- Research, select, install and train employees on a new Trade Promotion Management (TPM) software system that tracks what sells, how well it sells and the right mechanism to make it happen. In the food service business, manufacturers don’t have direct control over how the food flows through the distribution channel to the consumer, so it can be particularly difficult to track the return on promotional investment.With the newly installed TPM system, a Pierre Foods broker or sales manager is able to enter promotions for specific items and customers. They can check to see if promotions have already been set up so they don’t inadvertently offer additional discounts on the same product. The approval process is greatly expedited since all management levels have immediate visibility and can approve directly in the system. Contracts, notes, proof of performance, and other documentation are also stored in one place and accessible to everyone at all times.
“ArchPoint also created customized training, including manuals, webinars and in-house sessions for the company, which went a long way in getting everyone up to speed quickly,” notes Hollis.
- Customer planning was integrated into the sales process. In addition to identifying the most significant and impactful customers from an income and profitability standpoint, sales began to look at business from the customer’s perspective to establish meaningful promotions. “If the customer wants to be a leader in the breakfast on-the-go category, then promotions needs to be offered on the products that match their growth strategy,” adds Camplese.
Fruits Of Change
Almost immediately, Pierre Foods was able to get their arms around their promotional spend and leverage it into something meaningful for their customers. In time, the company will be able to measure the power of promotions by SKU once historical data is accumulated about how and where money was spent – and what results were produced.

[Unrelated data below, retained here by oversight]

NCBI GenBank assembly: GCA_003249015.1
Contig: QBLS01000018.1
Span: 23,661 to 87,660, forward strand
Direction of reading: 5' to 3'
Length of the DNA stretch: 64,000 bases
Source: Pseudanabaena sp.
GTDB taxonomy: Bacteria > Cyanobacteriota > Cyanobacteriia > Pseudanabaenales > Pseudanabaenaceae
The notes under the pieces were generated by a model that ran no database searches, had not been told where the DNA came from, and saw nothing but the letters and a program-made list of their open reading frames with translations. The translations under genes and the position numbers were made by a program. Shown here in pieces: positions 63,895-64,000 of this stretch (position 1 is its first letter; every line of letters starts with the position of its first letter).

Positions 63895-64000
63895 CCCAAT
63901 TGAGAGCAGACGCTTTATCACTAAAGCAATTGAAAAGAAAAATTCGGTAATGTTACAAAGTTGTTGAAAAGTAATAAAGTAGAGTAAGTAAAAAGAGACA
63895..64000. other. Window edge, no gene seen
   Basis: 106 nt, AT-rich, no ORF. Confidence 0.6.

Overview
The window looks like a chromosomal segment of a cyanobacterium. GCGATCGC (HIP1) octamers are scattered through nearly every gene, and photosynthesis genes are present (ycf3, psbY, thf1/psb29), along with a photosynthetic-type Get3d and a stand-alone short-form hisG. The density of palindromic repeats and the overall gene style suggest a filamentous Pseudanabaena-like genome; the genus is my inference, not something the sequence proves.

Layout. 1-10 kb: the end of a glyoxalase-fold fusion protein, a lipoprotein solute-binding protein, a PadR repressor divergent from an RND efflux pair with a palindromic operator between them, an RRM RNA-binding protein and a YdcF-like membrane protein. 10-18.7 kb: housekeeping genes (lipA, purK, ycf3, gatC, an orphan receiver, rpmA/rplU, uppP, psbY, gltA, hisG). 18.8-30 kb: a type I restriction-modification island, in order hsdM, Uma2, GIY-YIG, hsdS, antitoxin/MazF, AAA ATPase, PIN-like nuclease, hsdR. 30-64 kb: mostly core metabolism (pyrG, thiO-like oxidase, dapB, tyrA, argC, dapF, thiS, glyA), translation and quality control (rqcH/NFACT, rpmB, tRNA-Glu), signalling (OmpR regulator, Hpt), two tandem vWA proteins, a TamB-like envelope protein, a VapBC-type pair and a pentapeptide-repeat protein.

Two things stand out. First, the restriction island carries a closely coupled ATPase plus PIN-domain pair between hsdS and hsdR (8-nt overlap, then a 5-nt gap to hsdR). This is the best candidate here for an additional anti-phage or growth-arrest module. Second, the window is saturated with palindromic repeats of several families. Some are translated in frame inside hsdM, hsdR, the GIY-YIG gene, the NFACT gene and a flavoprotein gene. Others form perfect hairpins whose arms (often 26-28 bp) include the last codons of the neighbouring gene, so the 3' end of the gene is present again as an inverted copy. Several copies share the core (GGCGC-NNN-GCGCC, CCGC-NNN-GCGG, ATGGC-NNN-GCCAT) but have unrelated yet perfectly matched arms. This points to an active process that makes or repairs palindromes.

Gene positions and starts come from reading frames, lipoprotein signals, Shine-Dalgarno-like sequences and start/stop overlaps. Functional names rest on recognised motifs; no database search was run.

“This was a big change for Pierre Foods, and change isn’t always comfortable. But because clear expectations about timelines and deliverables were made at the onset, the seemingly impossible was done. In a perfect world, we probably would have approached this assignment in a sequential manner by putting processes in place first and then implementing a system to support the processes rather than doing everything in parallel paths – but we didn’t have that luxury in this case,” concludes Edelman.
Key Insights Gained
- Common standards are essential to creating discipline within an organization – without clear operational guidelines, employees operate as independents and create confusion that thwarts growth.
- Net pricing often hides realty – standard pricing, and a transparent system for tracking promotions, allows sales to leverage their position and have more meaningful conversations with customers.
- Effective trade promotion management is a multifaceted effort – that covers sales forecasting, setting of goals, defining of trade budgets, customer/promotion planning, contracts and clear policies for claims and deductions management.
- Sales team must fully understand and align with customer objectives, strategies and marketing plans – if the customer is successful, you will be too.
- Effective trade promotion is a collaborative effort – decisions must be shared from the executive level to sales and marketing to finance and accounting to IT and beyond to effectively grow your business.